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September 2021


How to Become a Bounty Hunter

Tag: ATF

ATF Grenade Case Linked to Cartels Contributed to Ouster of Top Officials

U.S. Attorney Dennis Burke

 By Allan Lengel

The case involving an Arizona man who was let go after being accused of supplying grenades to the Mexican drug cartels, appears to have contributed to the ousting of the Arizona U.S. Attorney and the acting head of the ATF, the Wall Street Journal reports.

Reporter Evan Perez reports that U.S. officials are investigating the missteps in the case that was being handled by the U.S. Attorney’s Office in Arizona.

Acting ATF head Ken Melson and Arizona U.S. Attorney Dennis K. Burke abruptly resigned last month in wake of the controversy surrounding Operation Fast and Furious, which encouraged Arizona gun dealers to sell to straw purchasers or middlemen, all with the hopes of tracing the weapons to the Mexican cartels.

At the time of their resignations, the controversy surrounding Fast and Furious was  mentioned in the media as a key factor to their abrupt departures. The grenade case was not mentioned.

To read full story click here.


Scott Sweetow Named Head of ATF’s Atlanta Division

By Allan Lengel

Scott Sweetow, who began his career with ATF in 1990 in Los Angeles, has been named special agent in charge of the agency’s Atlanta division.

Sweetow spent several years assigned in the Arson and Explosives group, and served as a Certified Explosives Specialist. His duties included being part of ATF’s elite National Response Team, which investigated such high-profile crimes as the Oklahoma City bombing and the Centennial Olympic Park bombings.

He also spent several years working criminal intelligence matters, including a weapons case targeting the “The Blind Sheikh” Omar Abdel-Rahman’s one time driver and bodyguard, Hikmat Alharahshah.

Specifically, in 1999, Sweetow became a supervisory special agent in the Phoenix Field Division, serving in operations and as violent crime enforcement group supervisor.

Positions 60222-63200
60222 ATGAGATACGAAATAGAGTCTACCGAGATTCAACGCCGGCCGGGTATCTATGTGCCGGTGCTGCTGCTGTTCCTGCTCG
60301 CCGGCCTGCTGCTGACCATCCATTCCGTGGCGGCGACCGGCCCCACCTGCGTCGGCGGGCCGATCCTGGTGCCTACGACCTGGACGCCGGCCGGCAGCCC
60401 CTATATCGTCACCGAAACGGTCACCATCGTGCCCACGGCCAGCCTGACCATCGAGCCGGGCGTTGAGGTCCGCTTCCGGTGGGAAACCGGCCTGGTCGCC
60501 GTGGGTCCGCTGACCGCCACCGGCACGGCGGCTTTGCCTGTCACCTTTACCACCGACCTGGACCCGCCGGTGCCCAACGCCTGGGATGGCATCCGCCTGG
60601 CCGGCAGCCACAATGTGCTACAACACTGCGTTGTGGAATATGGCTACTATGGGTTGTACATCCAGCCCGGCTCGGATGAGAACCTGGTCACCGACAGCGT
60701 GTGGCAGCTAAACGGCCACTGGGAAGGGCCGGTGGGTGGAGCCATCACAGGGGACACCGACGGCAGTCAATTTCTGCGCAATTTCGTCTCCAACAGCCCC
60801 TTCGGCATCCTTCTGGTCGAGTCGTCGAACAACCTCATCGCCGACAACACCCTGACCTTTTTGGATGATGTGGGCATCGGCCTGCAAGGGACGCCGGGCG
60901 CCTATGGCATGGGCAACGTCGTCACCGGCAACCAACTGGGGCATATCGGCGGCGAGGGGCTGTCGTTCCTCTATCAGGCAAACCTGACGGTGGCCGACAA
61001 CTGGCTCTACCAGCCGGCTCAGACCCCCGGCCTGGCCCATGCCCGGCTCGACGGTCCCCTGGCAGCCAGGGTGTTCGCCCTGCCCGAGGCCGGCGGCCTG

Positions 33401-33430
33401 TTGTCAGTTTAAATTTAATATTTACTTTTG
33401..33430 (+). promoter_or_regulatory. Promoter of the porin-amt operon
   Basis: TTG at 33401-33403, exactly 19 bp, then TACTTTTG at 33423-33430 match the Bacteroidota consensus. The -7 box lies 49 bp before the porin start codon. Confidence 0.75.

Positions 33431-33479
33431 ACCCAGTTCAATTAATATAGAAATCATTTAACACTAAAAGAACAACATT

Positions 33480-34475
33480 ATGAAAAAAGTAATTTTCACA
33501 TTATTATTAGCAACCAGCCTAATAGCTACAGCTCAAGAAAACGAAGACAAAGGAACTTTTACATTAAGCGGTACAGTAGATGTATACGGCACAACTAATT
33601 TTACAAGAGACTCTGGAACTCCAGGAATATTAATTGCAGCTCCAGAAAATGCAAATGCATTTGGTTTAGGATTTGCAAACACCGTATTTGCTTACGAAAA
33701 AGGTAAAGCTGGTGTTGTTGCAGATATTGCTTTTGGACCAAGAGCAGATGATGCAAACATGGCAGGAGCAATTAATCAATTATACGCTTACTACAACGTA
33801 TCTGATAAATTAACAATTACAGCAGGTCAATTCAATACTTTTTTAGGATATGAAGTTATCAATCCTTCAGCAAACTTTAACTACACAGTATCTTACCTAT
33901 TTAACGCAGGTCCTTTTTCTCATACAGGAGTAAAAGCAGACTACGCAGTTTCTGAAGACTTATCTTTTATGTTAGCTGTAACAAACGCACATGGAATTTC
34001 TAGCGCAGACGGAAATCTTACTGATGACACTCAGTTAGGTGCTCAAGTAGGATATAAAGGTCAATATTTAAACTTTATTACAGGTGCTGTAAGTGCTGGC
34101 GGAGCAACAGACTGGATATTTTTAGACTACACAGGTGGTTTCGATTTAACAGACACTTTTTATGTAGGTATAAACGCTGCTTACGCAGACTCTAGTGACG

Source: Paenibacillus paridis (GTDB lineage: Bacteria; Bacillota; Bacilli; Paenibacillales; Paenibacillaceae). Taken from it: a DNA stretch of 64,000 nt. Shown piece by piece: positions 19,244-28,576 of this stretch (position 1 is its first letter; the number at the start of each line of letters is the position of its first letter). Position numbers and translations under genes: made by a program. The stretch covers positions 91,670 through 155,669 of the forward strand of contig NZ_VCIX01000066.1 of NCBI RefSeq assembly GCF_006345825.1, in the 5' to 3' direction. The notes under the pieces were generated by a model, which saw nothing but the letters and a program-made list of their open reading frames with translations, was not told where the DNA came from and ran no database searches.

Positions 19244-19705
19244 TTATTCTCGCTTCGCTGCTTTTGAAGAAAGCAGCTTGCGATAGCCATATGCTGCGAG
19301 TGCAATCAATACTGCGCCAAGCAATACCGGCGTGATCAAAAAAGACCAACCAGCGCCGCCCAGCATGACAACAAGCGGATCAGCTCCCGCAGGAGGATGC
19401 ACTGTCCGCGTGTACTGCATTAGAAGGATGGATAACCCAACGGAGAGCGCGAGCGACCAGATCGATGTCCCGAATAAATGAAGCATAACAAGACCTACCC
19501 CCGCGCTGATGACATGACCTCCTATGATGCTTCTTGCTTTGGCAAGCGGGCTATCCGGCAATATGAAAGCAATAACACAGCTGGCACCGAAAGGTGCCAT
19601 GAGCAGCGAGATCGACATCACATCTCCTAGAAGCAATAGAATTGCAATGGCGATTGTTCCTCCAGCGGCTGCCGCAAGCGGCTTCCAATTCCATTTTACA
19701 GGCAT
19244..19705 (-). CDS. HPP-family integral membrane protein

In 2003, he went to ATF headquarters where he served in the Policy Development and Evaluation branch, eventually becoming its chief. In July of that year, he became the first ATF agent to “deploy operationally to Iraq”, assisting the Defense Intelligence Agency as part of the Iraq Survey Group.

In 2004, Sweetow was promoted to a deputy division chief and later chief in the Arson, Explosives and International Training Division in ATF’s Training and Professional Development directorate. He remained there until  December 2006.

While division chief, Sweetow was instrumental in establishing ATF’s $50 million National Center for Explosives Training and Research at Redstone Arsenal in Huntsville, Alabama.

In January 2007, Sweetow became an Assistant Special Agent in Charge in the Atlanta Field Division. This month, he was named the SAC in Atlanta.

He has a bachelor’s degree in Russian and Soviet Area Studies and a masters in Strategic Intelligence. He is a graduate of Harvard University’s Senior Executives in National and International Security program.

In 2009, Scott he  published an article in “Homeland Security Today” entitled “After Mumbai: Facing the Flames” which dealt with the use of fire as an asymmetric warfare tool by terrorists.

Emails Suggest White House Knew More About “Fast and Furious” Than Originally Thought

By Danny Fenster

And now for more controversy about the failed ATF operation “Fast and Furious.”

The LA Times reports today that the White House knew more than previously thought about the program.